Crowds flock to Co Kildare for final day of Oxegen festival
Numbers in Punchestown increase dramatically as David Guetta headlines main stage
Fans Cara Cottam, Nicole Gleeson and Sean Og Maguire from Tipperary enjoy Calvin Harris’s performance at Oxegen. Photograph: Patrick O’Leary
David Guetta, one of the greatest influences on contemporary pop, is the headliner at Oxegen today. Photograph: Getty
Calvin Harris performing at Oxegen. Photograph: Patrick O’Leary
The final day of Oxegen saw the numbers in Punchestown increase dramatically on the downsized site. With memories from a pyrotechnic-assisted set from yesterday’s headliner Calvin Harris fresh in foggy heads, it was time to pass the baton to David Guetta.
Before the French hit-maker turned up on the main stage though, there was a full day of dancing to be had. Al Gibbs bashed out hard tracks with a technique as unforgiving as Kerry dispensing with Cavan.
A highlight of this new breed of Oxegen was Red Bull’s “garden” site outside the massive hangar housing their Electric Ballroom, with DJs playing slightly more laid back tunes than the intense hardness of the sounds in then warehouse.
Another Bull did well too: Pitbull, an endlessly derided Miami artist of Cuban heritage who always seems to pop up on astoundingly cheesy hits yet not have any songs of his own. In between Spanish stage banter and endlessly energetic dancers, he put on a hell of a show.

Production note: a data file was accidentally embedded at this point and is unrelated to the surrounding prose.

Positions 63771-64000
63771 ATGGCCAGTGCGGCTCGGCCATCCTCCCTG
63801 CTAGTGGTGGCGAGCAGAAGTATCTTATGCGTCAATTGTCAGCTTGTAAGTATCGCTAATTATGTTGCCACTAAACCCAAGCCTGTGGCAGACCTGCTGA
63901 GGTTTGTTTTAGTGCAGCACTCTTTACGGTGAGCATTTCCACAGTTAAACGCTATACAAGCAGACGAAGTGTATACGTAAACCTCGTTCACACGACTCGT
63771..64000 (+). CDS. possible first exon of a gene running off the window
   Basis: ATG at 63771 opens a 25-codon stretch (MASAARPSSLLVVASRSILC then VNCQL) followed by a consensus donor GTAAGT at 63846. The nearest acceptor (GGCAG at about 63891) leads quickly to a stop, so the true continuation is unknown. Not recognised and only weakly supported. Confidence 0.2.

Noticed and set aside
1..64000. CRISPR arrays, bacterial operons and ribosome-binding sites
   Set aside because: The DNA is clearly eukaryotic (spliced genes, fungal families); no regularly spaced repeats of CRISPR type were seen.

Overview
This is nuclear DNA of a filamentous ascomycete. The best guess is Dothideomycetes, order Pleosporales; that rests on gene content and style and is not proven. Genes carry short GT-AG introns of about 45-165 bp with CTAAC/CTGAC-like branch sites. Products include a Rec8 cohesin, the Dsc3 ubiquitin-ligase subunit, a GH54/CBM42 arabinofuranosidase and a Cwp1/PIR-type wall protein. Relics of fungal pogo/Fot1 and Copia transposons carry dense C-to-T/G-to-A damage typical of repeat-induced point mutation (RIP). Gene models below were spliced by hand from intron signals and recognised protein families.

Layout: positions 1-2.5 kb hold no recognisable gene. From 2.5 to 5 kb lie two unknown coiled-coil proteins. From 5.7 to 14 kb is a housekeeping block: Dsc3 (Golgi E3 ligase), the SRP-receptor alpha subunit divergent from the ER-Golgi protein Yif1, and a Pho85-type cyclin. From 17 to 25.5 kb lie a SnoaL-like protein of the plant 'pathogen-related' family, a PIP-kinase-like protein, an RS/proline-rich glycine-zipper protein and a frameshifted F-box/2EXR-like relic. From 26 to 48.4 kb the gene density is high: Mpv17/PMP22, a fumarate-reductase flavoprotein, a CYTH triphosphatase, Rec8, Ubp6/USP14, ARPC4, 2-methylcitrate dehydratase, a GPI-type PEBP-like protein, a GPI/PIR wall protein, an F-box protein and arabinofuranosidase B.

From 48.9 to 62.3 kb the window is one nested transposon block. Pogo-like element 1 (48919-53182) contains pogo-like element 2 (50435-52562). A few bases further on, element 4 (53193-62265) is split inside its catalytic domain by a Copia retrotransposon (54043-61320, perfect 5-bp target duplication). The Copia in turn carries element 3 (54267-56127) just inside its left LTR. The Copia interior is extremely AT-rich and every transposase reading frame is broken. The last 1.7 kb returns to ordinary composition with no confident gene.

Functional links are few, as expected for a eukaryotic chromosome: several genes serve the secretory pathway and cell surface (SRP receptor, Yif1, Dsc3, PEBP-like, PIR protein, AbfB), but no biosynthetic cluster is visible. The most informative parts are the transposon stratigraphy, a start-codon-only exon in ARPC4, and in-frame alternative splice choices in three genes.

Rizzle Kicks also drew a large crowd to the main stage earlier in the day, as the punters who had purchased day tickets continued to flood into the site. The increased size of the crowd intensified a hectic atmosphere, the look of the day being shirtless with shorts and a worrying loose jaw.
There were a few other big hitters on today’s bill; legendary West Coast rapper Snoop Dogg, Dutch youngster Nicky Romero and British DJ Duke Dumont. But the day was always going to belong to Guetta. His brand, capacity for pumping out hits and international name recognition is beyond the reach of anyone else, and if Oxegen really wanted to position itself as the bullseye for commercial dance music in fields, then there was no other headliner that would suit the occasion more.